Starring; Bruce Davison, Shane Van Dyke, Marie Westbrook, D.C Douglas
Time: 1h 30 mins
No doubt living rooms the world over echoed with waves of groans and laughter at the news that 'The Asylum' infamous for their low budget, highly creative projects actually produced 'Titanic II' .The idea of a sequel (although Asylum have not marketed it as such) to James Cameron’s big budget effects-laden story of the ill-fated liner must have seemed like just another one of many fan made trailer purporting a sequel of sorts. However the joke became very real when the Syfy channel announced its television premier in 2010. Let's face it only the inmates at 'The Asylum' would attempt such a feat. So was this modern day reliving of one of history's infamous maritime tragedies a grand voyage or did it sink just like its namesake?
On the 100th anniversary of the original ill-
fated voyage, a modern luxury liner named the Titanic II sets sail on the same historic course. Hailed as the most sophisticated sailing vessel ever built ( like we haven't heard that before) and this time with more than enough life boats for every passenger, its designer and corporate playboy Hayden Welsh (Shane Van Dyke) is convinced of the ship's invulnerability.
Meanwhile, coast guard captain James Maine (Bruce Davison) learns of a tsunami carrying a huge iceberg is on a collision course with the Titanic II. Maine races by helicopter to reach the liner in time to warn them of the impending disaster and rescue his daughter Amy (Marie Westbrook), one of the ship’s paramedics before the ship is hit. With the possibility of an even bigger wave carrying bigger chunks of ice threatening to clear everything in its path, the pressure is on to reach the Titanic II before it suffers the fate of its predecessor.
A Good Bad Movie
'The Asylum’s' numerous productions are the Marmite of independent cinema - you either love them or hate them? Film snobs may turn up their noses at the low production values and fast turnover that may leave some rough edges - cliches, a cheesy line or two, some intentional (others unintentional) deadpan performances. And let's not forget the small budget CGI effects which at times standout like a sore thumb, or a foreboding iceberg. These, however are not necessarily bad things and those who prize a little more thinking out of the box movie making, will appreciate 'Titanic II'.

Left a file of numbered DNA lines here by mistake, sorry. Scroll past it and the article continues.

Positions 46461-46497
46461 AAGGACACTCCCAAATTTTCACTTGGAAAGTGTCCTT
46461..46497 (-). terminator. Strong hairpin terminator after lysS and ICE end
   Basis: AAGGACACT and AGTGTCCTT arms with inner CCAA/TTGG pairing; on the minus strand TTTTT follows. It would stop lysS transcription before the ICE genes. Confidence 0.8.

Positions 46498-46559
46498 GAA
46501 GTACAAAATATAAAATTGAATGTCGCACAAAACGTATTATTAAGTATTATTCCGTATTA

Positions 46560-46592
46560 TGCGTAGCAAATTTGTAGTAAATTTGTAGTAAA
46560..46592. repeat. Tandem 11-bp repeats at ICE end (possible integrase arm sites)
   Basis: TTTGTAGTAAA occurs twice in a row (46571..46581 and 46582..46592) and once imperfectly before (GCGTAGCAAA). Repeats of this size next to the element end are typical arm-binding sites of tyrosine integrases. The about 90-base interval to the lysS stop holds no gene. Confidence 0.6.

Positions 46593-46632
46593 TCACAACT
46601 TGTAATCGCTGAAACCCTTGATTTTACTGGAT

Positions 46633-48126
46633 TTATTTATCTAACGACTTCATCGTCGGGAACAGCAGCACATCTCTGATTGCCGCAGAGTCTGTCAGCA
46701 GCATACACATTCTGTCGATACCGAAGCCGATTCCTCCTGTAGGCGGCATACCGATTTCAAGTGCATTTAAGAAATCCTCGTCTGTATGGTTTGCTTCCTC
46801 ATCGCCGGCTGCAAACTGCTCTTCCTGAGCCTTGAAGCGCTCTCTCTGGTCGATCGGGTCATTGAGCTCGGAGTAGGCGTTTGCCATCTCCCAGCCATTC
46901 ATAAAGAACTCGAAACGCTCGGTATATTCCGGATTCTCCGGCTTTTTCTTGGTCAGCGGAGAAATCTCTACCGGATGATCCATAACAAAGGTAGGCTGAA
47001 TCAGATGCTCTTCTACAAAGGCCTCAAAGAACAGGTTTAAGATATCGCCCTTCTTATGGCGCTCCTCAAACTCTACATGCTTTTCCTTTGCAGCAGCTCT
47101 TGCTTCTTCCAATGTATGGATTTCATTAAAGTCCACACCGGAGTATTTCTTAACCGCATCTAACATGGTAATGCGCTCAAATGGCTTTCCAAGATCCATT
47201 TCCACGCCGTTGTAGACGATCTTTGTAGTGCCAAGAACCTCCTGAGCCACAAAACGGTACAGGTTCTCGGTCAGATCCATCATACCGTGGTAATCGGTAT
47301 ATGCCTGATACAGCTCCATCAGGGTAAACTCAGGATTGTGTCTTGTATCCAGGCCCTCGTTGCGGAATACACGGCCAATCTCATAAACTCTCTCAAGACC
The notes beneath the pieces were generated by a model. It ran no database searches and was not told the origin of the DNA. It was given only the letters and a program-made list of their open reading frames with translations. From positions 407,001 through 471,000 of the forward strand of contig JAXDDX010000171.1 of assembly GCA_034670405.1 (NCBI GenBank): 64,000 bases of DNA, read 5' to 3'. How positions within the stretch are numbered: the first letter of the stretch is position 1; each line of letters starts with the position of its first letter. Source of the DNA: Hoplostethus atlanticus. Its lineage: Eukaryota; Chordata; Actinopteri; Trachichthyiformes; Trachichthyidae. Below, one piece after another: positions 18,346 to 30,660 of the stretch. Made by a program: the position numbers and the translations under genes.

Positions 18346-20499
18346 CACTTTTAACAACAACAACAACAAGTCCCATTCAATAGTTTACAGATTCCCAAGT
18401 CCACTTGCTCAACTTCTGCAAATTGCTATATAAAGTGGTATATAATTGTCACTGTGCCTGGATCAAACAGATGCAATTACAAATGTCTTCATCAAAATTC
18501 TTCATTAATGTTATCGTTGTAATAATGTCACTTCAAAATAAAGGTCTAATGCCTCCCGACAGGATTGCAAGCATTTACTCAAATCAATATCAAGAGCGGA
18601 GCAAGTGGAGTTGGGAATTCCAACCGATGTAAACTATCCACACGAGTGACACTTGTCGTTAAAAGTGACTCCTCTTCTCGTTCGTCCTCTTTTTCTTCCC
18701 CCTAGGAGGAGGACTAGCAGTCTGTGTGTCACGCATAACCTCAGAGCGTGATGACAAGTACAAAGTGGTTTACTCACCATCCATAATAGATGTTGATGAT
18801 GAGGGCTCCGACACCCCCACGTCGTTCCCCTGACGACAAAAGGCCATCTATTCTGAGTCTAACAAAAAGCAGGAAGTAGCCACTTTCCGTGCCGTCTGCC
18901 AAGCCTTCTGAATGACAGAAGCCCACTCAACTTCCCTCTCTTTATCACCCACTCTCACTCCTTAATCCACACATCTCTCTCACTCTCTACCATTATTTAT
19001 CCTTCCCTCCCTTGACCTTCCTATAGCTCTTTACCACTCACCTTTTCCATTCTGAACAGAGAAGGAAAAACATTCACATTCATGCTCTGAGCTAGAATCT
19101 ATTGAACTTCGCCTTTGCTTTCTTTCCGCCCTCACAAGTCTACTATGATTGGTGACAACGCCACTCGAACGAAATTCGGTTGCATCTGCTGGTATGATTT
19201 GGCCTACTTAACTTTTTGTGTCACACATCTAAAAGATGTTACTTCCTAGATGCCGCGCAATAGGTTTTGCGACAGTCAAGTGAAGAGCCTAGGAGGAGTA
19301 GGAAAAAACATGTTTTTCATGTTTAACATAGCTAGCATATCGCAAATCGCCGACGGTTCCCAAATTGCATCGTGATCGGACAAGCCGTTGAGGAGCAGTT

Writer, director and star Shane Van Dyke (son of screen legend Dick Van Dyke) appreciated the idea that less is definitely more dispensing with the prolonged romantic story line of Cameron’s blockbuster, and opted for the classic disaster movie formula; the inevitable estranged couple destined to find each other again, the corporate tycoon boasting the ship’s invulnerability, and that lone voice of dissent expressing concerns of the ship’s rushed construction. Whereas previous films about the Titanic highlighted the class divisions within the liner, Van Dyke inserted a not so subtle message about the devastating effects of climate change.
In front of the camera he also seems to relish in his role as playboy Hayden Welsh the slimy corporate spoilt brat who soon discovers his selfless bravado, all for love. As director Van Dyke gets some solid performances from Marie Westbrook as ship’s physician and Walsh's lost love Amy Maine, the typical heroic damsel struggling to escape in distress, whilst D.C. Douglas straight laced performance as the Titanic II’s captain with a penchant for stating the obvious - “Looks like history is about to repeat itself.” Bruce Davison as coast guard Captain James Maine is the real star cast attraction and in putting in a stellar performance mixing hurried urgency with authoritative determination with perfect timing it's not hard to see why he is simply never out of work, whilst remaining one of Hollywood’s underrated talents.
The plot not only retreads the original story, but also draws elements from other ocean disaster films. Think Titanic meets Poseidon Adventure meets The Abyss. The film boasts many impressive visuals for a straight to DVD production. They may not hold a candle to the worst works of Industrial Light and Magic but do produce some stand-out scenes. The Titanic II liner itself looks every bit as larger than life as its predecessor, sailing gracefully across the Atlantic and the scenes of the giant tsunami tidal waves with the big blocks of ice look chillingly menacing. Where the drama and scale come together is the inevitable fatalistic sinking ship, and it is a finale that on the whole does not disappoint.